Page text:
All references to “Notes” throughout the document refer to the footnotes to the condensed consolidated financial statements of the registrant in Part I, Item 1. Financial Statements (Unaudited).



CPA:18 – Global 3/31/2019 10-Q 1


PART I — FINANCIAL INFORMATION

Item 1. Financial Statements.

CORPORATE PROPERTY ASSOCIATES 18 – GLOBAL INCORPORATED
CONDENSED CONSOLIDATED BALANCE SHEETS (UNAUDITED)
(in thousands, except share and per share amounts)
 
March 31, 2019
 
December 31, 2018
Assets
 
 
 
Investments in real estate:
 
 
 
Real estate — Land, buildings and improvements
$
1,200,507

 
$
1,210,776

Operating real estate — Land, buildings and improvements
507,071

 
503,149

Real estate under construction
180,558

 
152,106

Net investments in direct financing leases
41,829

 
41,745

In-place lease intangible assets
250,765

 
252,316

Right-of-use and other intangible assets
47,200

 
33,144

Investments in real estate
2,227,930

 
2,193,236

Accumulated depreciation and amortization
(292,718
)
 
(280,608
)
Assets held for sale, net

 
23,608

Net investments in real estate
1,935,212

 
1,936,236

Cash and cash equivalents
140,142

 
170,914

Accounts receivable and other assets, net
192,233

 
197,403

Total assets
$
2,267,587

 
$
2,304,553

Liabilities and Equity
 
 
 
Debt:
 
 
 
Non-recourse mortgages, net, including debt attributable to Assets held for sale (Note 4)
$
1,061,243

 
$
1,098,281

Bonds payable, net
140,750

 
139,146

Debt, net
1,201,993

 
1,237,427

Accounts payable, accrued expenses and other liabilities
139,736

 
132,065

Due to affiliates
12,890

 
16,827

Distributions payable
22,416

 
22,264

Total liabilities
1,377,035

 
1,408,583

Commitments and contingencies (Note 10)

 

 
 
 
 
Preferred stock, $0.001 par value; 50,000,000 shares authorized; none issued

 

Class A common stock, $0.001 par value; 320,000,000 shares authorized; 115,444,107 and 114,589,333 shares, respectively, issued and outstanding
115

 
114

Class C common stock, $0.001 par value; 80,000,000 shares authorized; 31,840,141 and 31,641,265 shares, respectively, issued and outstanding
32

 
32

Additional paid-in capital
1,300,223

 
1,290,888

Distributions and accumulated losses
(420,161
)
 
(411,464
)
Accumulated other comprehensive loss
(54,915
)
 
(50,593
)
Total stockholders’ equity
825,294

 
828,977

Noncontrolling interests
65,258

 
66,993

Total equity
890,552

 
895,970

Total liabilities and equity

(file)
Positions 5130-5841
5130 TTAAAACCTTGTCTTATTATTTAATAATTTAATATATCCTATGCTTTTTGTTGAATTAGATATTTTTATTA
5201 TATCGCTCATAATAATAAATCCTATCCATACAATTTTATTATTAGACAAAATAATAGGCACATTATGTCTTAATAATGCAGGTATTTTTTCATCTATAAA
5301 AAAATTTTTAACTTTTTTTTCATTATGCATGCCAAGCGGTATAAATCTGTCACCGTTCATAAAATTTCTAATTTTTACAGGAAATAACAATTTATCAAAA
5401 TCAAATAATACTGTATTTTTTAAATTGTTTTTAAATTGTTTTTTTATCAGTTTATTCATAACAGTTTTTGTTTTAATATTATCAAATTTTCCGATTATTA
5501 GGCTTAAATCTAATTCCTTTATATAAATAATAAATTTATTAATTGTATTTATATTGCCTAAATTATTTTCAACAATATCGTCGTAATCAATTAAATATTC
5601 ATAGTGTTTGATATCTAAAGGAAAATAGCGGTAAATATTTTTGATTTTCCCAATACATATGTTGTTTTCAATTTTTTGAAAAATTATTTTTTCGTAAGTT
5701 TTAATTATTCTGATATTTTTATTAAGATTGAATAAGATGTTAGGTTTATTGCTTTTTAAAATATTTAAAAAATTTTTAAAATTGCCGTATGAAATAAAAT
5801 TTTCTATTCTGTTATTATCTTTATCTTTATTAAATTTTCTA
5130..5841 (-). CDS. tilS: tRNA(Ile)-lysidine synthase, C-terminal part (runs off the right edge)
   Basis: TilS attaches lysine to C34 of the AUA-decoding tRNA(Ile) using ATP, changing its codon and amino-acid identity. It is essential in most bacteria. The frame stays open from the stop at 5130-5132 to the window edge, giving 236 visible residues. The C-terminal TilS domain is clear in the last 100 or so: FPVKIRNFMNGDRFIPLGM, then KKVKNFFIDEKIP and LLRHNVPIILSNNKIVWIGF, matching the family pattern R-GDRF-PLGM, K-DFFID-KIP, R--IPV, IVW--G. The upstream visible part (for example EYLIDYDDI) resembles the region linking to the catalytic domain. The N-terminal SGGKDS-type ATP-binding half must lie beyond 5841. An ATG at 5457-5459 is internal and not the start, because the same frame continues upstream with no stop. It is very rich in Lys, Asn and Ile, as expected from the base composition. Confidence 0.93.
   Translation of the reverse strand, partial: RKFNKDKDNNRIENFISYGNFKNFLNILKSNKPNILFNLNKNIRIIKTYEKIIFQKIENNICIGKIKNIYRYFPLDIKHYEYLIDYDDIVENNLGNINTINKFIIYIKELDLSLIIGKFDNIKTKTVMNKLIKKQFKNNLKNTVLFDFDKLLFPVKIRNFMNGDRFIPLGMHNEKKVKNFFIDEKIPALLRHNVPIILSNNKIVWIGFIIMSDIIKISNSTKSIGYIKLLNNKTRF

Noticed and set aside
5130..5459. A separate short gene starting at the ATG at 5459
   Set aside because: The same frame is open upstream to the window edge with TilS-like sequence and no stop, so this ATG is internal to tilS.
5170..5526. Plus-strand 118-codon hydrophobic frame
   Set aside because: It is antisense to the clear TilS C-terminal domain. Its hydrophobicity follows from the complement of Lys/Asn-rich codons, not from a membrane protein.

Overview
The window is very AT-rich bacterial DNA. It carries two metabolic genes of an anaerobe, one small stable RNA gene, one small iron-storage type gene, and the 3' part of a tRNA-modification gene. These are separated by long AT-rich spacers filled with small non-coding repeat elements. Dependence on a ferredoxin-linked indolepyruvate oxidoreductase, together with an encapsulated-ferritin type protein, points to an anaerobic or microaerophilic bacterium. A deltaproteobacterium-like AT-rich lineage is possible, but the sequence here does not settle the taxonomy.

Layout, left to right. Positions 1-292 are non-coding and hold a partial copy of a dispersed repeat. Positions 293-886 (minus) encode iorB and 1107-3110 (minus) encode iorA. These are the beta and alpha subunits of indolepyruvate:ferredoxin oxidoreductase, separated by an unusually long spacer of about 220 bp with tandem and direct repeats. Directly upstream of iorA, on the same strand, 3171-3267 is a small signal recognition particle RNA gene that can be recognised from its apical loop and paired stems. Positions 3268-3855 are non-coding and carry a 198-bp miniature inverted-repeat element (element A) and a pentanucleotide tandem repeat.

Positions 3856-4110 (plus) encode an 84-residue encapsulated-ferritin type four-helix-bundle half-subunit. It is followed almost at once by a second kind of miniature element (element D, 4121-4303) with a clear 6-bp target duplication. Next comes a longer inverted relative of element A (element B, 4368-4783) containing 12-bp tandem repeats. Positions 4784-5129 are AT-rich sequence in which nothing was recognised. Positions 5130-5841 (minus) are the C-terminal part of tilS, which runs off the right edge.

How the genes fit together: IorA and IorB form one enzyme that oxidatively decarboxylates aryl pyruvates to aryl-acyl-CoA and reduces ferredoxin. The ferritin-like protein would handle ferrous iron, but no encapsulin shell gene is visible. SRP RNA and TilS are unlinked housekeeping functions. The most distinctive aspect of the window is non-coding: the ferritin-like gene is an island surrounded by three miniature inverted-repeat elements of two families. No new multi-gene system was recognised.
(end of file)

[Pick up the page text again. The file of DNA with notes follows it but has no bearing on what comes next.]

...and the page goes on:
$
2,267,587

 
$
2,304,553


See Notes to Condensed Consolidated Financial Statements.


CPA:18 – Global 3/31/2019 10-Q 2


CORPORATE PROPERTY ASSOCIATES 18 – GLOBAL INCORPORATED
CONDENSED CONSOLIDATED STATEMENTS OF INCOME (UNAUDITED)
(in thousands, except share and per share amounts)
 
Three Months Ended March 31,
 
2019

2018
Revenues
 
 
 
Lease revenues — net-leased
$
30,914

 
$
32,797

Lease revenues — operating real estate
17,265

 
19,033

Other operating and interest income
2,115

 
2,605

 
50,294


54,435

Operating Expenses
 
 
 
Depreciation and amortization
15,372

 
17,632

Property expenses
8,675

 
9,834

Operating real estate expenses
6,466

 
8,159

General and administrative
1,759

 
1,645

 
32,272

 
37,270

Other Income and Expenses
 
 
 
Gain on sale of real estate, net
15,408

 

Interest expense
(12,357
)
 
(12,930
)
Equity in losses of equity method investment in real estate
(648
)
 
(324
)
Other gains and (losses)
172

 
7,992

 
2,575

 
(5,262
)
Income before income taxes
20,597

 
11,903

(Provision for) benefit from income taxes
(924
)
 
415

Net Income
19,673

 
12,318

Net income attributable to noncontrolling interests (inclusive of Available Cash Distributions to a related party of $1,848 and $1,905, respectively)
(4,846
)
 
(1,991
)
Net Income Attributable to CPA:18 – Global
$
14,827


$
10,327

Class A Common Stock
 
 
 
Net income attributable to CPA:18 – Global
$
11,654

 
$
8,110

Basic and diluted weighted-average shares outstanding
115,497,094

 
112,113,960

Basic and diluted earnings per share
$
0.10

 
$
0.07

Class C Common Stock
 
 
 
Net income attributable to CPA:18 – Global
$
3,173

 
$
2,217

Basic and diluted weighted-average shares outstanding
31,879,027

 
31,441,399

Basic and diluted earnings per share
$
0.10

 
$
0.07


See Notes to Condensed Consolidated Financial Statements.


CPA:18 – Global 3/31/2019 10-Q 3


CORPORATE PROPERTY ASSOCIATES 18 – GLOBAL INCORPORATED
CONDENSED CONSOLIDATED STATEMENTS OF COMPREHENSIVE INCOME (UNAUDITED)
(in thousands)
 
Three Months Ended March 31,
 
2019
 
2018
Net Income
$
19,673

 
$
12,318

Other Comprehensive (Loss) Income
 
 
 
Foreign currency translation adjustments
(4,242
)
 
11,577

Unrealized loss on derivative instruments
(238
)
 
(659
)
 
(4,480
)
 
10,918

Comprehensive Income
15,193

 
23,236

 
 
 
 
Amounts Attributable to Noncontrolling Interests
 
 
 
Net income
(4,846
)
 
(1,991
)
Foreign currency translation adjustments
158

 
(1,617
)
Comprehensive income attributable to noncontrolling interests
(4,688
)
 
(3,608
)
Comprehensive Income Attributable to CPA:18 – Global